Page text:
Government policy recommendations for health and nutrition standards of school lunches in private, primary schools of Pakistan
Master of Business Administration Executive
Faculty / School
Faculty of Business Administration (FBA)
Year of Award
MBA Executive Research Project
School lunch programs, Pakistan
The nutritional status of children is of vital importance and concern for healthy, physical and mental development and growth. Since children spend almost half their day at school, it is important that they consume the right amount and right type of nutrients through their school lunch. The quality of food they consume during their lunch breaks at school can be controlled and altered to a great extent. At present, the school lunch options that children have, are limited to (1) home prepared and packed lunch, (2) Market bought food placed in child's lunch box, and (3) School canteen food which the children can purchase and consume. In some schools, food supply has been outsourced to a vendor who has undertaken the responsibility to deliver school meals to the school on a daily basis. However, these are at the discretion of the vendor, who mostly supplies food to suit the needs and taste palates of the students. In spite of the deplorable child and adult health situation in the country, no legislation has been passed with minimum standards of nutrition, health and hygiene for food providers to comply with. Immense work has been done in the form of surveys and programs by international organizations, like WHO, UNICEF etc., taking interest in safeguarding the rights to health in the developing countries, including Pakistan, but most of this work was on children below five or six years of age. The initiatives that were taken to protect the rights of children, under Survival, Protection and Development categories, all went in vain because of carelessness in following guidelines for reporting, and negligence in other areas like resource allocation for children’s rights portrayed by the Government of Pakistan.
In this project an attempt has been made to study and understand the current school lunch consumption behaviors and practices, through both qualitative and quantitative research conducted in five private, primary schools of Karachi. These schools target the Middle and Upper Socio Economic Classes. Mix methodologies were employed to conduct the research. These included survey from parents, face to face discussion with school children, and observation of their school lunch, and in-depth interviews with school managements, pediatricians and nutritionists.
Face to face interviews were conducted with the school managements of five urban, private, primary schools of Karachi, targeting the middle to upper middle and upper class. Through these interviews, school management’s perception was taken on the available school lunch options to their school children, and the health and nutrition aspect of these foods. Through a face to face discussion, food preferences of children were discussed with them, and their opinions taken on the lunch they were eating and its source. The survey covered broad areas like their food preferences, what these children were eating, what they felt about it, what their favorite foods were, and what perception they had about the canteen food (if available at their school), and foods they were discouraged by their parents to consume. Through a survey questionnaire sent to parents of these school children, an understanding of their perceptions regarding their children’s diet, nutrition, and school lunch consumption was developed by identifying the parents’ current practices, and perceptions of a healthy and nutritious school lunch. With the help of responses collected from parents and guardians, gaps, were identified, while deciding and preparing what their children consume during school snack breaks. From the health sector, three pediatricians and three nutritionists were taken on board, to shed light on the current health situation of children aged 5 to 12 years, the health risks associated with their diet and what different groups of people can do to ensure a safer and healthier future generation for Pakistan.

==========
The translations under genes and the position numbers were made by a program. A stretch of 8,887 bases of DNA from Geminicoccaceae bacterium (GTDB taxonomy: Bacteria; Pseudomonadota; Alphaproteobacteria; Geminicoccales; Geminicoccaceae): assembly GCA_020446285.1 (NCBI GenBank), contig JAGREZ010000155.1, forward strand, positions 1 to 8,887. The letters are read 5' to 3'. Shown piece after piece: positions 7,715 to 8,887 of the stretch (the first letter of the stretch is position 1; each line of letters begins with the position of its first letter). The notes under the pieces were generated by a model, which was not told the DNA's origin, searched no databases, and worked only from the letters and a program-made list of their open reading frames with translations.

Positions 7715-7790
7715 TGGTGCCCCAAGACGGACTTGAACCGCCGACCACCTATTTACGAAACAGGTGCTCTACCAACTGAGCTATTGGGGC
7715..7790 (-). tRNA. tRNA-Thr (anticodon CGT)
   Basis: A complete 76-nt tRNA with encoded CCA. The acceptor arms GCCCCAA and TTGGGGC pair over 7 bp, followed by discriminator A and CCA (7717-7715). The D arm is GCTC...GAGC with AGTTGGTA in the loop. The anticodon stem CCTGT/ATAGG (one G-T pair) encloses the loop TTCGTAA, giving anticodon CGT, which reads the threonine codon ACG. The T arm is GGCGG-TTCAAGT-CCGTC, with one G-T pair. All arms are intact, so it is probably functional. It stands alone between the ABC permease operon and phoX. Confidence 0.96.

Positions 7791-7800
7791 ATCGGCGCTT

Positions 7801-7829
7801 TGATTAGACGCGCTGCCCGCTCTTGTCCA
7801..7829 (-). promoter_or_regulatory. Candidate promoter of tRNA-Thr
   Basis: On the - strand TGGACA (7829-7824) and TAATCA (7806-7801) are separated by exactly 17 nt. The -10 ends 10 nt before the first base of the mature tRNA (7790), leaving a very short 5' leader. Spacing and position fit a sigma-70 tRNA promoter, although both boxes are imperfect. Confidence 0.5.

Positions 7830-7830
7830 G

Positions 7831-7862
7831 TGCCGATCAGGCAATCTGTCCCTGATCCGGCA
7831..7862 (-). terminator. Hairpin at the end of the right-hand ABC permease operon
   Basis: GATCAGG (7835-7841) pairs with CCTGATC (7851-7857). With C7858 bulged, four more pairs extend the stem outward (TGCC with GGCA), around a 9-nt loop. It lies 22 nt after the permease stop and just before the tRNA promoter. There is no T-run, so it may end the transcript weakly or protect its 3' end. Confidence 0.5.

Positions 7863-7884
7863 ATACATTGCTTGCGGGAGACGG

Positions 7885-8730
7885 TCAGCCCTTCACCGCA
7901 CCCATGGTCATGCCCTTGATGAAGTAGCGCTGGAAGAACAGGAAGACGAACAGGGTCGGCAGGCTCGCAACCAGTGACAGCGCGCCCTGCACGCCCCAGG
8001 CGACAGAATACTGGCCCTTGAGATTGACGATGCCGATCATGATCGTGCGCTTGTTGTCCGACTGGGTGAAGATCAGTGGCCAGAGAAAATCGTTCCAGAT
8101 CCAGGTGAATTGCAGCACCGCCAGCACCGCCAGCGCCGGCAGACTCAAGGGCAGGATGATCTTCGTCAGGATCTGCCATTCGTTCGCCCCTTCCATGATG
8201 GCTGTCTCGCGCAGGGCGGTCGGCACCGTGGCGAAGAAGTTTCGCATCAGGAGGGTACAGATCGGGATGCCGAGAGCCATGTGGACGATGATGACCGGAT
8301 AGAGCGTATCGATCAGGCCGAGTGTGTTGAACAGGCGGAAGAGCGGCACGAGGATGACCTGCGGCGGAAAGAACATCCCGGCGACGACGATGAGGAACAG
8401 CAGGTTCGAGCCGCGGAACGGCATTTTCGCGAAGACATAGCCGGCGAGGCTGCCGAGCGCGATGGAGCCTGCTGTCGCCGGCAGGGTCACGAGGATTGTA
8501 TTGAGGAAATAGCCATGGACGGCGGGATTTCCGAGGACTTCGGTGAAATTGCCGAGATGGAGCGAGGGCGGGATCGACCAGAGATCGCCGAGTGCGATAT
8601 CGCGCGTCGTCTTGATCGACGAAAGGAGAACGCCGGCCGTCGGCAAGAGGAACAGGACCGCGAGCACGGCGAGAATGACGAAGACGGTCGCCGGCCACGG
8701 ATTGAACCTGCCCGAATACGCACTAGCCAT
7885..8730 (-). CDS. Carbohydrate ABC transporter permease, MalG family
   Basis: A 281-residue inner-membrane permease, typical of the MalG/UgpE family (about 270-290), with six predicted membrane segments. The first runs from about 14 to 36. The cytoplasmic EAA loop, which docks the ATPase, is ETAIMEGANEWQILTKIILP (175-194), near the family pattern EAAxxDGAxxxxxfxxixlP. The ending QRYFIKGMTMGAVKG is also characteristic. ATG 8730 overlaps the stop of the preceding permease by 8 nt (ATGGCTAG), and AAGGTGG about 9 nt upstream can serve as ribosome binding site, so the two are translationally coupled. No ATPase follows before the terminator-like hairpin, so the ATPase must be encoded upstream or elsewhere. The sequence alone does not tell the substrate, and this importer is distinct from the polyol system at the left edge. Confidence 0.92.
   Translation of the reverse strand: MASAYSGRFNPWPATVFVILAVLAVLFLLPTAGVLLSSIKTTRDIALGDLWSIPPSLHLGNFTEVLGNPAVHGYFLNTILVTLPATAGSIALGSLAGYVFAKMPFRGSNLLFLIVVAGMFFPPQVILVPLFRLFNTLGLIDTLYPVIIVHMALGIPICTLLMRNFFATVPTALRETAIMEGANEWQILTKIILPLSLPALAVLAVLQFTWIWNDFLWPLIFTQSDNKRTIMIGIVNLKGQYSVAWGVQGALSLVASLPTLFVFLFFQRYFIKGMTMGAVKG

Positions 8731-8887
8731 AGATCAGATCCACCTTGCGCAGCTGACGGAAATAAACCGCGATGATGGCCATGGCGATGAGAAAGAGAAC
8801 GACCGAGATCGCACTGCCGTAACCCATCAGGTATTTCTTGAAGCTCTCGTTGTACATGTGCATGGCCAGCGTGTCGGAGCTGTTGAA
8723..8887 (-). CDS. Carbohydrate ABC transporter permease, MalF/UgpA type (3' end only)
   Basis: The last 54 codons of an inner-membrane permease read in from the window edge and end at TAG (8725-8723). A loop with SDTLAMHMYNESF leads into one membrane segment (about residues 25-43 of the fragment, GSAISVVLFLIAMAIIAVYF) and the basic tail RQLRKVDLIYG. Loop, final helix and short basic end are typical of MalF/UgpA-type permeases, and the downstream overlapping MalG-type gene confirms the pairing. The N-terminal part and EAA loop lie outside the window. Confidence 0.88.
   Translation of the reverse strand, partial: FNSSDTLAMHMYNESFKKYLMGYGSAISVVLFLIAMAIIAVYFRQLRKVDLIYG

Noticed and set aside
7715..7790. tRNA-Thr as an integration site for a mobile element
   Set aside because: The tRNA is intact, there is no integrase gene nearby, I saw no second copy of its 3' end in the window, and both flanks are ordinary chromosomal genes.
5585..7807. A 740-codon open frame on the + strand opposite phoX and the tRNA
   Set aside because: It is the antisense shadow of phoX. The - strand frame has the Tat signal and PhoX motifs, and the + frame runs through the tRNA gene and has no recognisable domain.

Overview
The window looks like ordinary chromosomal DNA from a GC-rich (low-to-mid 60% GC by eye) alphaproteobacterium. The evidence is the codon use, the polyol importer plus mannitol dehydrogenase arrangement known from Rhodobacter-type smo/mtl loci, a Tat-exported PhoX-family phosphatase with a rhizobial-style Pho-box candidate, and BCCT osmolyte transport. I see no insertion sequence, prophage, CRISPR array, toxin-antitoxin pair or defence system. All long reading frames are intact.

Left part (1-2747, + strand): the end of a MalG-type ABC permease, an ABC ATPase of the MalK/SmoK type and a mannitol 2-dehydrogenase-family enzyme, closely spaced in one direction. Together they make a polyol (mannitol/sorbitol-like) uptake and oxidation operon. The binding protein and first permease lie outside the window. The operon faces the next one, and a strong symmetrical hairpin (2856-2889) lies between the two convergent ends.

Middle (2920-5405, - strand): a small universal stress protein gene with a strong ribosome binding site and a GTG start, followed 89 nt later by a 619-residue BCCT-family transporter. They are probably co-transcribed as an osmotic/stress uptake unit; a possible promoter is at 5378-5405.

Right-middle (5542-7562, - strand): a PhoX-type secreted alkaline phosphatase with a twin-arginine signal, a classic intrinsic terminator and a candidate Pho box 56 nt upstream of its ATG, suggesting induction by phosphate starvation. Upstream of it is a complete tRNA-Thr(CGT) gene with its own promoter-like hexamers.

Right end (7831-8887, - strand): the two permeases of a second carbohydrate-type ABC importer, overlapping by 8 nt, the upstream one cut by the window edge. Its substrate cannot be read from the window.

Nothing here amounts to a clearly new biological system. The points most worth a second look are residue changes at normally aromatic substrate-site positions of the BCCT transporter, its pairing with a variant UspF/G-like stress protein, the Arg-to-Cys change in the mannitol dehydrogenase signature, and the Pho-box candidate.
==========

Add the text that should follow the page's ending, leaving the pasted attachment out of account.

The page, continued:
The results indicated a gloomy picture of the school lunch consumption practices of primary school children. 13% of the parents’ perception about the importance of school lunch for their child ranged from not important to moderately important. Most of the days, 35% children ate school lunch from either the school canteen, market bought ready-made food or did not eat lunch at all.
The responses received and results from primary research directed towards the dire need for the Government of Pakistan to focus on health and nutrition, for the physical and mental well-being of the children, and to secure their future as healthy, contributing adults by intervening in the food sector. For this, it is imperative that a policy is designed for compliance by ail those who are dealing in food service provision, so children especially in their most tender age, and growing years receive safe, healthy, nutritious and hygienic meals as per their nutritional requirements. The focus is primary schools since early childhood is the ideal time to intervene and define dietary habits.
Currently, a policy does not exist for compliance by schools for school snacks provision, and there is a crucial need for such a policy if health hazards are to be reduced and the growing worldwide phenomena of overweight and obesity is to be tackled.
Link to Catalog Record
Jawaid,, S. (2017). Government policy recommendations for health and nutrition standards of school lunches in private, primary schools of Pakistan (Unpublished graduate research project). Institute of Business Administration, Pakistan. Retrieved from https://ir.iba.edu.pk/research-projects-emba/126
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